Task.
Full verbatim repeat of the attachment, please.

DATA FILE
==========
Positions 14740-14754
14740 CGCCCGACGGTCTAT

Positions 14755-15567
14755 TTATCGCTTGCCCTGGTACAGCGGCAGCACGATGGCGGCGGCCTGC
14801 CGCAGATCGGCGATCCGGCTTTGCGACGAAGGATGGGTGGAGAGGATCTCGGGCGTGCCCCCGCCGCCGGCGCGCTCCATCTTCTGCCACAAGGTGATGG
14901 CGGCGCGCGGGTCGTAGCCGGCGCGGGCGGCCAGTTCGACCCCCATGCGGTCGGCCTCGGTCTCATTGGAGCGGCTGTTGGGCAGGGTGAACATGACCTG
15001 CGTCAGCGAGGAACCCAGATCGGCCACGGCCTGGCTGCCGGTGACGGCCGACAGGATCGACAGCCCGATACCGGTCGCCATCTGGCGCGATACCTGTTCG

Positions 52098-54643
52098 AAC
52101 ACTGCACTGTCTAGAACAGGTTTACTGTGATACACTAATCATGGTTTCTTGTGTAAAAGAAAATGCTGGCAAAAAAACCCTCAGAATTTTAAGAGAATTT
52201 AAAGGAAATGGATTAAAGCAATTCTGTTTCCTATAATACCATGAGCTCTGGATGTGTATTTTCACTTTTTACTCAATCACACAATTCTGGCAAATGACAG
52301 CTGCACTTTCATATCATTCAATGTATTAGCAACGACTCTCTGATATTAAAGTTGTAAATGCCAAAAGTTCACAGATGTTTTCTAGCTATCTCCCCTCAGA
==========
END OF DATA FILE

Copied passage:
Positions 14740-14754
14740 CGCCCGACGGTCTAT

Positions 14755-15567
14755 TTATCGCTTGCCCTGGTACAGCGGCAGCACGATGGCGGCGGCCTGC
14801 CGCAGATCGGCGATCCGGCTTTGCGACGAAGGATGGGTGGAGAGGATCTCGGGCGTGCCCCCGCCGCCGGCGCGCTCCATCTTCTGCCACAAGGTGATGG
14901 CGGCGCGCGGGTCGTAGCCGGCGCGGGCGGCCAGTTCGACCCCCATGCGGTCGGCCTCGGTCTCATTGGAGCGGCTGTTGGGCAGGGTGAACATGACCTG
15001 CGTCAGCGAGGAACCCAGATCGGCCACGGCCTGGCTGCCGGTGACGGCCGACAGGATCGACAGCCCGATACCGGTCGCCATCTGGCGCGATACCTGTTCG

Positions 52098-54643
52098 AAC
52101 ACTGCACTGTCTAGAACAGGTTTACTGTGATACACTAATCATGGTTTCTTGTGTAAAAGAAAATGCTGGCAAAAAAACCCTCAGAATTTTAAGAGAATTT
52201 AAAGGAAATGGATTAAAGCAATTCTGTTTCCTATAATACCATGAGCTCTGGATGTGTATTTTCACTTTTTACTCAATCACACAATTCTGGCAAATGACAG
52301 CTGCACTTTCATATCATTCAATGTATTAGCAACGACTCTCTGATATTAAAGTTGTAAATGCCAAAAGTTCACAGATGTTTTCTAGCTATCTCCCCTCAGA